Tuesday 21 May
Blue lorikeet (Vini peruviana)
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Blue lorikeet fact file
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Blue lorikeet description
This stout lorikeet is immediately identifiable by its striking pattern of white cheeks and bib against a mostly dark blue plumage, combined with an orange bill and legs (2) (4). No less recognisable is this bird’s call, which consists of a very high-pitched hissing screech scheee-scheee (4).
- Also known as
- Tahitian lorikeet/lory.
- Lori Monjita. Top
Ornithological Society of Polynesia – MANU:
IUCN Red List (May, 2009)
- del Hoyo, J., Elliott, A. and Sargatal, J. (1997) Handbook of the Birds of the World – Sandgrouse To Cuckoos. Vol. 4. Lynx Edicions, Barcelona.
CITES (October, 2006)
BirdLife International (May, 2009)
- Ziembicki, M. and Raust, P. (2006) Status and conservation of the Vini lorikeets of French Polynesia. Report to the Loro Parque Foundation and CEPA. Société d’Ornithologie de Polynésie, Papeete, French Polynesia.
Bennu, D.A.N. Ph.D. (1999) Rare and Endangered Lories (May, 2009)
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Blue lorikeet biology
Breeding has been recorded in October, December and January, with nests found high up in holes in trees. Clutches of two eggs are incubated for 25 days in captivity, and the nestling period lasts around 60 days (2).
The blue lorikeet feeds on nectar, soft fruit, flowers and leaf shoots, particularly of coconut, banana, guava and mango (2) (4). It is also observed to consume small insects and the larvae (caterpillars) of moths and butterflies (5).Top
Blue lorikeet range
The blue lorikeet is today found on only 9 of up to 24 islands on which it was known to occur at the time of European discovery of the Pacific. Eight of these islands are located in French Polynesia, including the Society Islands and the northern atolls of the Tuamotu Archipelago (5). An additional population occurs on Aitutaki, in the Cook Islands (4). Recent surveys in French Polynesia, combined with information from previous surveys, suggest a global population estimate for the species of between 7,200 and 9,000 individuals (5).Top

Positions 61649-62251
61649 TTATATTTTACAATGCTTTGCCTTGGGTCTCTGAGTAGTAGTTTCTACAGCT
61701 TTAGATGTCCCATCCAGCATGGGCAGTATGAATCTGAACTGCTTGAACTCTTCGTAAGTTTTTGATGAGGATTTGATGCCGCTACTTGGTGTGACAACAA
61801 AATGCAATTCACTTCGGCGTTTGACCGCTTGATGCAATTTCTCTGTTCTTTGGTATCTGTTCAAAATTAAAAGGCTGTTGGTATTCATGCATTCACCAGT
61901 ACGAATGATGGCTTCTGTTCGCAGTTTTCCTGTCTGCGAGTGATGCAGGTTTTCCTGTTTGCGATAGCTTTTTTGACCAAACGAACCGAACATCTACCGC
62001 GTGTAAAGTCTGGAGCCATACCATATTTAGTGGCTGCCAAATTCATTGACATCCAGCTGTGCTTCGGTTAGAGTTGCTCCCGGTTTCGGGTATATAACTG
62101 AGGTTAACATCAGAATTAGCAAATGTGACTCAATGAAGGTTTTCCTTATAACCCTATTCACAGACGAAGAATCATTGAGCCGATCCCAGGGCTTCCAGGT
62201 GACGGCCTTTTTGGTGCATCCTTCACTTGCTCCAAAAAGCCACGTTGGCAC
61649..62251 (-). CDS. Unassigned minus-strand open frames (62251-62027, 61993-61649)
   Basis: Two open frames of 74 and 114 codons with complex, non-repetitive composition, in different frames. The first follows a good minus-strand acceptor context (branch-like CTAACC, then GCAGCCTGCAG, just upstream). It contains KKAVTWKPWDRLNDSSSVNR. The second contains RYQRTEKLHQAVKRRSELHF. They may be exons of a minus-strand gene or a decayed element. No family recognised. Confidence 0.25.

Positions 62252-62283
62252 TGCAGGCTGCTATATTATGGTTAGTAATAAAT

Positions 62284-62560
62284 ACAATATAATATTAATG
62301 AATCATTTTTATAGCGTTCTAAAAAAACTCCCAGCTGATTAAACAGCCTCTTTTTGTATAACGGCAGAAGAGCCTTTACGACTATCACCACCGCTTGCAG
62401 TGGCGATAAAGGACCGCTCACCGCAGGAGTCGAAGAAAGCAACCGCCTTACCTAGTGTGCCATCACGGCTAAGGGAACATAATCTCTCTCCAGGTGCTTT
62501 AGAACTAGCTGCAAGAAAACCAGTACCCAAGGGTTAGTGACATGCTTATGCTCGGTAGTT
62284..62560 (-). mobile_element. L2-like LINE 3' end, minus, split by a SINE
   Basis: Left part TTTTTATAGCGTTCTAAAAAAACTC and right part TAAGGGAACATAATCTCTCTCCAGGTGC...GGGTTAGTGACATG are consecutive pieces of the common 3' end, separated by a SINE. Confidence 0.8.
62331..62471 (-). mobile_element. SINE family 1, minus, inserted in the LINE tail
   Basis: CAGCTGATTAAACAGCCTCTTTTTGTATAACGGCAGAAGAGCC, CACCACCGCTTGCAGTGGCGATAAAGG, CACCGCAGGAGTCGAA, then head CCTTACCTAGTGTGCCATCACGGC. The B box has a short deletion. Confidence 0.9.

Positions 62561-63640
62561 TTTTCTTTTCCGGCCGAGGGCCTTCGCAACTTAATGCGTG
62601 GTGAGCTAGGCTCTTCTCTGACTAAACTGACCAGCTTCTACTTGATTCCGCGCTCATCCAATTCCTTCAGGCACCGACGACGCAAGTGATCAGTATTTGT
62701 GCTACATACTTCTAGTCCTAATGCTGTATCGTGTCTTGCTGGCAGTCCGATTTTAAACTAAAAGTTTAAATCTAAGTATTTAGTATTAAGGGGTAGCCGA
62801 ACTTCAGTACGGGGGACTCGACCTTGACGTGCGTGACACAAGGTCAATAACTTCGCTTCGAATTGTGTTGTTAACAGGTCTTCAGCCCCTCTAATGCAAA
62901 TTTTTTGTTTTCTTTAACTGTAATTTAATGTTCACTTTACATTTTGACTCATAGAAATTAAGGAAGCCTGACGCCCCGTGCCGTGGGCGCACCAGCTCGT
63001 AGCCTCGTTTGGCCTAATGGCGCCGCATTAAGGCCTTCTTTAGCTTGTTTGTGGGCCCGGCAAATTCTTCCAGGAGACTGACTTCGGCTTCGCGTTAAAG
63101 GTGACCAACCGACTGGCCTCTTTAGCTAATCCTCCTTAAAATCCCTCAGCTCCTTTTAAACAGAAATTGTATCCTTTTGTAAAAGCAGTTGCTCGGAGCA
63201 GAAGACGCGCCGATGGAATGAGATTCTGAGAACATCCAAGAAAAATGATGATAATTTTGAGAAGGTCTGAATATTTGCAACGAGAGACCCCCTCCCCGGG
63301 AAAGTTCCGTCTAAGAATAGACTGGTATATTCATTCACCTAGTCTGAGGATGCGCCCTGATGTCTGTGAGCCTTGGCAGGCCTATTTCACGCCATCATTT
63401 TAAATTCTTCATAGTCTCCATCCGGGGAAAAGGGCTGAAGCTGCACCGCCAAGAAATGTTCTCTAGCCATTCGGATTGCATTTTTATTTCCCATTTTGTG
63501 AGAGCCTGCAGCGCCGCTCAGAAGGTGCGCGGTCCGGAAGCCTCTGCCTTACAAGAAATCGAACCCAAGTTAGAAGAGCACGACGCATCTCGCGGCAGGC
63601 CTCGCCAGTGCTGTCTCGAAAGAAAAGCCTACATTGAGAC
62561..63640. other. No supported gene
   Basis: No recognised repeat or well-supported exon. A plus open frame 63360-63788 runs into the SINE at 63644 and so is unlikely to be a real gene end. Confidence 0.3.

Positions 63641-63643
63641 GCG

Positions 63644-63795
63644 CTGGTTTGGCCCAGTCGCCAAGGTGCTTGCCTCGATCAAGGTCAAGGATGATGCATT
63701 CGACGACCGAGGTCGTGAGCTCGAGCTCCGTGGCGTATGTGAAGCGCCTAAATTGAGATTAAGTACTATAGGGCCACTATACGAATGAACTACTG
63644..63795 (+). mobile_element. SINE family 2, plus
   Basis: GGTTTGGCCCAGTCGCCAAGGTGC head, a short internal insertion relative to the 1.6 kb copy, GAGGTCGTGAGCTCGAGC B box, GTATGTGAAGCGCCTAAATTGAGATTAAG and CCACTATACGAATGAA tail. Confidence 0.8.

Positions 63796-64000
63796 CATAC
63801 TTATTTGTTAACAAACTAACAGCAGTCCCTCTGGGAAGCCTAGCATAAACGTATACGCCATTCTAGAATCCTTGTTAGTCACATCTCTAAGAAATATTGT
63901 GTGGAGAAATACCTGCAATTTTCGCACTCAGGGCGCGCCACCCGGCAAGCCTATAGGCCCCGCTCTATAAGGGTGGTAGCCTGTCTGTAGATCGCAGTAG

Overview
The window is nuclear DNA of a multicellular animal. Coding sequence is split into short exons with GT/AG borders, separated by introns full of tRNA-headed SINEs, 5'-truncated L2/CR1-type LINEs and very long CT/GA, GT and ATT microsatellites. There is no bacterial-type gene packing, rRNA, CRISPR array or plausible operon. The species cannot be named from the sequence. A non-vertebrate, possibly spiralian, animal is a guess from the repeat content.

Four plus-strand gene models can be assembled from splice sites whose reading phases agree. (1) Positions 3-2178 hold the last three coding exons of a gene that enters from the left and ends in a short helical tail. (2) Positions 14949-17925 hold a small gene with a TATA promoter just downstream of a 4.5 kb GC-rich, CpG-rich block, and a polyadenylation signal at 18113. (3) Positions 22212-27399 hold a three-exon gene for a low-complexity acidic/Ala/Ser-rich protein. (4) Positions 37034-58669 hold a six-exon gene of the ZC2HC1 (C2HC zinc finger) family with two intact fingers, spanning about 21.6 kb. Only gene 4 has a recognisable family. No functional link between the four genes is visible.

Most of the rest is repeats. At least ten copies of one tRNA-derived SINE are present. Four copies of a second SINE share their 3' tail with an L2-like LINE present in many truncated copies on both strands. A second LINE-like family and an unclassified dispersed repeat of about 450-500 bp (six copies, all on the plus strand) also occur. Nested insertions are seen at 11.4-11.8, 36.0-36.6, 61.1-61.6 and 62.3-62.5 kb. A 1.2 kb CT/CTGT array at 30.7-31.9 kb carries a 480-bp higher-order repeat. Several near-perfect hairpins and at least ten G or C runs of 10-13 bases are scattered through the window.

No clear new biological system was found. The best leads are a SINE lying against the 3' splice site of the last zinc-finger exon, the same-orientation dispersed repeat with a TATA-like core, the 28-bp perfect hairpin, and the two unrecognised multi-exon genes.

Blue lorikeet habitat
The blue lorikeet is most commonly found on atolls and low islands where it is typically found in coconut plantations (5). On high islands it is found in all habitats, but is most common in lowland woodlands, mixed stands of native and cultivated trees, flowering plants, gardens, and coconut and banana plantations (2) (4).Top
Blue lorikeet statusTop
Blue lorikeet threats
The extinction of blue lorikeets from many islands is primarily a result of predation by black rats (Rattus rattus) (6) and feral cats introduced by humans, as well as hunting for illegal trade, mainly by locals (4) (6). A particularly violent hurricane is also thought to have had a significant impact on bird populations on Makatea, in the Tuamotus (4).Top
Blue lorikeet conservation
Survival of this species is dependent on the absence of black rats on the islands where it remains. Thus, raising conservation awareness about the need to prevent the introduction of this animal is essential in the long-term protection of this colourful lorikeet (2). In addition, eradication of black rats on infested islands should be undertaken (5).Top
Find out more
For more information on the blue lorikeet see:
Authenticated (06/05/2009) by Mark Ziembicki, Biodiversity Conservation Unit, Dept. of Natural Resources, Environment and the Arts (NRETA).
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